Joan Beaufort – Mother of the Fifteenth Century by Nathen Amin

I’m delighted to be hosting Day 2 of Nathen Amin’s blog tour for his latest book, House of Beaufort: The Bastard Line that Captured the Crown. Nathen has written a fascinating guest article about Joan Beaufort, daughter of Katherine Swynford and John of Gaunt, duke of Lancaster.

Joan Beaufort – Mother of the Fifteenth Century

By Nathen Amin

At a distance of between 500 and 600 years, it is difficult sometimes to view proceedings in the fifteenth century as anything other than a group of separate families jostling for supremacy. The Yorks, the Lancasters, the Beauforts, the Nevilles, the Percys, the Bourchiers, the Staffords, the Mowbrays and so on. We like to pigeonhole the individual earls, dukes and kings that represent each family into convenient familial units, from which they are not to step outside.

Yet real-life was far more complicated than that, for many members of the aforementioned families were related, sometimes several times over. One woman, perhaps above most, was responsible for the complex kinship between many of the foremost lords of fifteenth century England, and that was Joan Beaufort, the only female of the first generation of Beauforts, the illegitimate offspring of John of Gaunt, duke of Lancaster.

Joan was born around 1379, and her early life is generally undocumented, with the assumption being that she was brought up with her three elder brothers by their mother Katherine Swynford. We know that at the age of 7, she was betrothed to Robert Ferrers, the ten-year-old son of Sir Robert, 1st Baron Ferrers of Wem, and Elizabeth, 4th Baroness Boteler, an established gentry family based in Shropshire and Staffordshire. The marriage eventually took place in 1392 shortly after Robert’s sixteenth birthday, and she soon fell pregnant with their first child shortly afterwards. If Joan, or Lady Ferrers as she was now regarded, was born in 1379 as seems likely, then she was only around fourteen-years-old at the time, which although young was nonetheless two years older than the widely observed age of consent. The Ferrers’ child was christened Elizabeth, presumably in honour of her grandmother, Baroness Boteler. A second daughter soon followed and was named Mary. The girls were the first mutual grandchildren of Katherine Swynford and John of Gaunt

After Joan was legitimised in 1397, she instantly benefitted from her new-found status and began her rise to the top of English society in earnest. After her husband Robert Ferrers passed away early in 1396, Joan was left with two young daughters to raise, not unlike her mother’s situation after the premature death of Hugh Swynford in 1371. Fortunately for Joan, the papal dispensation bestowing legitimacy upon the Beauforts had enhanced her marital prospects considerably, and with her father keen to secure another politically expedient union, she was betrothed to Sir Ralph Neville, 4th Baron Neville de Raby, in November 1396. Her new husband was a lord of rising influence in northern England, and in his early thirties at the time of the marriage, the baron’s second. Neville already had two sons and six daughters with his first wife Margaret Stafford, although, as time would tell, Joan’s relationship with her stepchildren would prove far from amicable.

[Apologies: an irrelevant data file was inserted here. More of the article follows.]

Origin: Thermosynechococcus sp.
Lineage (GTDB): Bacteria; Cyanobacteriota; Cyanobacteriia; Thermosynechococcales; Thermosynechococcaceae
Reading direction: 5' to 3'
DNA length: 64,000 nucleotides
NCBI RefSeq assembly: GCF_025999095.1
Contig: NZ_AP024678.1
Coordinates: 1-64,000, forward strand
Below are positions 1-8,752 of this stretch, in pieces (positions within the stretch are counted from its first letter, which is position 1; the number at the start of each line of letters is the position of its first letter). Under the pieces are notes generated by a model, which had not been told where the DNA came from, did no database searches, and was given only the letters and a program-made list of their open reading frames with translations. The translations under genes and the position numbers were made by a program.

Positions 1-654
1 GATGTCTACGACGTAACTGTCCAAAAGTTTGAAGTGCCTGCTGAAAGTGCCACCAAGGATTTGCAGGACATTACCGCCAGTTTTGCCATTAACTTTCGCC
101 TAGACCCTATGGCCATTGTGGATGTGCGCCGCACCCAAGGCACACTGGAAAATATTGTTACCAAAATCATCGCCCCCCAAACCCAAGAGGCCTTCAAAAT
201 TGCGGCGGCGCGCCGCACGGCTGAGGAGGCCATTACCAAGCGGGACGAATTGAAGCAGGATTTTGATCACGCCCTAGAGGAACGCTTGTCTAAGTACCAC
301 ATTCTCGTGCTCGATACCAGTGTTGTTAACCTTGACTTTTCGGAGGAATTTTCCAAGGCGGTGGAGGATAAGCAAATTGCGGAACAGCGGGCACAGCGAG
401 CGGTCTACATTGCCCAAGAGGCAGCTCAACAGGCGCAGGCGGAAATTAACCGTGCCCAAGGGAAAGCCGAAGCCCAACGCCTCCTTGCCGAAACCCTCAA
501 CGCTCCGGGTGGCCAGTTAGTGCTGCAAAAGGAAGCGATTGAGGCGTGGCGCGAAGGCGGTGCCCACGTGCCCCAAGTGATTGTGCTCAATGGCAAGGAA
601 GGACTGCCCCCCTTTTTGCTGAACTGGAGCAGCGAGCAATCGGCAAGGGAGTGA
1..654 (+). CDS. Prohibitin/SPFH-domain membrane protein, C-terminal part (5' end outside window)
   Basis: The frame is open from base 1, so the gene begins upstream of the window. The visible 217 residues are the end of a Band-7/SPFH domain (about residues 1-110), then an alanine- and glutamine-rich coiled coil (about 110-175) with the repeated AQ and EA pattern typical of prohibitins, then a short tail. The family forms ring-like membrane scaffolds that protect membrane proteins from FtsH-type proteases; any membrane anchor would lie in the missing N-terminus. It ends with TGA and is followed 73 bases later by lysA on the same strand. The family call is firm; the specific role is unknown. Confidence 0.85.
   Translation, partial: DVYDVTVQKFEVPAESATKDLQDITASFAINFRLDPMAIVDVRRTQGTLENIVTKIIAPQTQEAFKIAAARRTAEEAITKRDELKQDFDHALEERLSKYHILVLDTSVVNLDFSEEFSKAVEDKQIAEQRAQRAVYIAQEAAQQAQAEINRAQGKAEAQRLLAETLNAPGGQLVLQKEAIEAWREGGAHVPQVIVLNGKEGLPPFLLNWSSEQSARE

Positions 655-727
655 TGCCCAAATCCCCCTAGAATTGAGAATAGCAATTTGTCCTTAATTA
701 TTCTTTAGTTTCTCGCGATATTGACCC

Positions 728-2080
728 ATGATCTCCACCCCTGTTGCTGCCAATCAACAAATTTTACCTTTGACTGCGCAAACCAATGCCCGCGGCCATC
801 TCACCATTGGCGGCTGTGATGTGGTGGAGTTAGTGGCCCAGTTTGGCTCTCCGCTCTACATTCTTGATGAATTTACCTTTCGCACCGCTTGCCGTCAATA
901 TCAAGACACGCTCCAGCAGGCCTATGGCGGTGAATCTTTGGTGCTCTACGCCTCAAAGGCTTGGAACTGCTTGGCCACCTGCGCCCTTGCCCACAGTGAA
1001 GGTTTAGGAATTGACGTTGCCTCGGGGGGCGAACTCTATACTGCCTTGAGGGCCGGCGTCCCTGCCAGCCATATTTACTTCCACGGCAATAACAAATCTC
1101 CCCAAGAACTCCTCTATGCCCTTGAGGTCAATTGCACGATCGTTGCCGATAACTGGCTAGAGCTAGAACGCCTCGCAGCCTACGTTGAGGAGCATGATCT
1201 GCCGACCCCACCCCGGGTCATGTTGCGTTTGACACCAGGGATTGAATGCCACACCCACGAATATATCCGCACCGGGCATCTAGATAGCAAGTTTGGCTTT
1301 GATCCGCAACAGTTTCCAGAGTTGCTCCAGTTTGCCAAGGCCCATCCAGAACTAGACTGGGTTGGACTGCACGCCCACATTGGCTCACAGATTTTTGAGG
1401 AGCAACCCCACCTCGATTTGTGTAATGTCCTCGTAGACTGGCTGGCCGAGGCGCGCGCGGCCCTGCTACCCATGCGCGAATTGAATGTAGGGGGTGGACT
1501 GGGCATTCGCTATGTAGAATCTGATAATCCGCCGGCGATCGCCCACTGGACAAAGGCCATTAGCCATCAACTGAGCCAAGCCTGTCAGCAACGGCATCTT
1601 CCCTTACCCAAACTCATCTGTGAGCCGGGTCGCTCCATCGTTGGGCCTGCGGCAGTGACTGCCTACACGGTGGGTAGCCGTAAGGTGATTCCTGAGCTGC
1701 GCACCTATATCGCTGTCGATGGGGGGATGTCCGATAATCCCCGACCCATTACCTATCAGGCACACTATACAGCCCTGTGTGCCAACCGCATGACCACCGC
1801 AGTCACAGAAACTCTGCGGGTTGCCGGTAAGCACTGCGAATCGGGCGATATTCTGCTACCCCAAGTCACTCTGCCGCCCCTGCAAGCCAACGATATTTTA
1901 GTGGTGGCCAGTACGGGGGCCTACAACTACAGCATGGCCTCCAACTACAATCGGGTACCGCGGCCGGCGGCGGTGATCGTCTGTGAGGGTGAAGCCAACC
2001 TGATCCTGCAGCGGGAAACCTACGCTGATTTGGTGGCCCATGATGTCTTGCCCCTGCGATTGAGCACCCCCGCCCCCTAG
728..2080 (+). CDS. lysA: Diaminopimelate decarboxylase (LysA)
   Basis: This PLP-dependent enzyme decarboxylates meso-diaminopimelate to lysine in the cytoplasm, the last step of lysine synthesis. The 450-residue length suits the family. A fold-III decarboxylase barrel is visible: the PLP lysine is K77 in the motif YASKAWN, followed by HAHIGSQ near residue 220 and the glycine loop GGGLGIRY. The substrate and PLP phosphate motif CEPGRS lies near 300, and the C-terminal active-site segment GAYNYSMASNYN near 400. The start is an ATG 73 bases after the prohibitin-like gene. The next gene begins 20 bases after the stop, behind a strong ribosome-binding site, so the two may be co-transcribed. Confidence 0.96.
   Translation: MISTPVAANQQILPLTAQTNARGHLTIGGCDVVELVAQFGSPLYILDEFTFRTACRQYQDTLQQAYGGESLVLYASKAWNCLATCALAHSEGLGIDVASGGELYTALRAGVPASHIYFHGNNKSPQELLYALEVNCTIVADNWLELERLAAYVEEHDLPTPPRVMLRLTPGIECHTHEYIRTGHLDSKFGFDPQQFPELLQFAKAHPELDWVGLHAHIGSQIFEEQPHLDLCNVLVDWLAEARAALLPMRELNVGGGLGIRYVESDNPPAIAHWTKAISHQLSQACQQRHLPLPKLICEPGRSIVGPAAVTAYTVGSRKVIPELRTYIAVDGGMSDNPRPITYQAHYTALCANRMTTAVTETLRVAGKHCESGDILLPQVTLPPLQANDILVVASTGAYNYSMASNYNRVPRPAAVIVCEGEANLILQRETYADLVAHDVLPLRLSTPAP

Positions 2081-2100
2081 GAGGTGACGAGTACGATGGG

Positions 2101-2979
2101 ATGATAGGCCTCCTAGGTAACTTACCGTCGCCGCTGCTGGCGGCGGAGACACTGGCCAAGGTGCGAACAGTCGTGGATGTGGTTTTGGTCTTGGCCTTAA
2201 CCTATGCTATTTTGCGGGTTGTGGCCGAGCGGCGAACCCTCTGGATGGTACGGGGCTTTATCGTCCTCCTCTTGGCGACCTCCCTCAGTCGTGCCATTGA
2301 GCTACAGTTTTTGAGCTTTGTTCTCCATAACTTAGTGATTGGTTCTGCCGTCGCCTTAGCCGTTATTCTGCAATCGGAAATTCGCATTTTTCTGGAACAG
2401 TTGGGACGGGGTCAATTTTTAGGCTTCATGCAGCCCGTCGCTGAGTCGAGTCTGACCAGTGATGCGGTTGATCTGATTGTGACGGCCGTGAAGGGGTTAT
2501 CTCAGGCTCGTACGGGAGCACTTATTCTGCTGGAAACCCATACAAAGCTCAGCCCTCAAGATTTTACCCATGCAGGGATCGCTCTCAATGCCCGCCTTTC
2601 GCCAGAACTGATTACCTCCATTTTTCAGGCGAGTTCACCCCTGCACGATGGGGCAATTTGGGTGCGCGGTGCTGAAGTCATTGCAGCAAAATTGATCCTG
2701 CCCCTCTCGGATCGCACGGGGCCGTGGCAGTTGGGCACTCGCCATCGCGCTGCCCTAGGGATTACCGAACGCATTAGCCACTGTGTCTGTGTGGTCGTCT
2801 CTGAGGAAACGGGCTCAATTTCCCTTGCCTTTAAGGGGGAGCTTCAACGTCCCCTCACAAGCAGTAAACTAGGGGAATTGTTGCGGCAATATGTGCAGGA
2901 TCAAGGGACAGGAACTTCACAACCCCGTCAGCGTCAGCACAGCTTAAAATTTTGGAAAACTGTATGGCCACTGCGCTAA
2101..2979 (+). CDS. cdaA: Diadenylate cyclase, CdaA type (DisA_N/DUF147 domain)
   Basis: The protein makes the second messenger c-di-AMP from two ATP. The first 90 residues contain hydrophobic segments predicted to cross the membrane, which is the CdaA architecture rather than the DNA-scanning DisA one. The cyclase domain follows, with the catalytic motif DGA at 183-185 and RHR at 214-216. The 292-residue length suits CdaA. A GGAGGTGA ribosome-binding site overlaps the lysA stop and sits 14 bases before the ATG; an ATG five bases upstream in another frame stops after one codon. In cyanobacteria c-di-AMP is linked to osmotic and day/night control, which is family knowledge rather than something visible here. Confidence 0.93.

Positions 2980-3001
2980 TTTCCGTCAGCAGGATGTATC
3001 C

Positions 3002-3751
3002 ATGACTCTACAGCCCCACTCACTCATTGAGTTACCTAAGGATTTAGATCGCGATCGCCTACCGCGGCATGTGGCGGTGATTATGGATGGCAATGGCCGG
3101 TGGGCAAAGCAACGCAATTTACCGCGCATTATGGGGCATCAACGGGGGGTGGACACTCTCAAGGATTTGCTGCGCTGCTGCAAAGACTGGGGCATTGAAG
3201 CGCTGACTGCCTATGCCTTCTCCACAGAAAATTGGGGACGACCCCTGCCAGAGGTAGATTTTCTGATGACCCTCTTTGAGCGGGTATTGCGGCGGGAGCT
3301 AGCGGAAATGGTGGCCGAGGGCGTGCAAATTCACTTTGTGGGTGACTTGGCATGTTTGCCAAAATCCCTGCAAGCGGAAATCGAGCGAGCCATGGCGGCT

Once settled into her role as a wealthy baron’s wife, Joan focused on producing several more children to strengthen the burgeoning Beaufort-Neville alliance. Ironically, it would be the descendants of this union that would ultimately destroy the Beauforts as a force some seventy years later. Although many nobles regularly campaigned away from home during the first decade of the fifteenth century, Ralph Neville remained close to his northern estates, charged by successive kings with securing the troublesome Scottish border. This proximity to his various residences, such as Raby Castle in County Durham or Sheriff Hutton in Yorkshire, probably accounts for the regularity of Joan’s pregnancies throughout this phase of their marriage. The countess spent much of the first two decades of her second marriage with child, and in total bore Neville fourteen children, an astounding strain on her body even discounting the two children she already had from her first marriage with Sir Robert Ferrers.

The birth order of these Beaufort-Neville children is uncertain, although the eldest are generally acknowledged to be Katherine, Eleanor and Ralph, all born at the start of the century. These were followed by Robert, William and George, probably between the years of 1404 to 1407, with Henry, Thomas, Cuthbert, John, Edward and Joan following thereafter. As the countess approached her mid-thirties, the rate of birth slowed considerably, with Joan giving birth to Anne around 1414 and her final child Cecily, the famed ‘Rose of Raby’, in 1415. Some of the children died young, a distressing if inevitable reality of the medieval period, but those that survived provided a substantial Beaufort-blooded brood upon which to build the Neville future. And it was these Beaufort-blooded Neville children that gave Joan Beaufort an astounding legacy over the fifteenth century.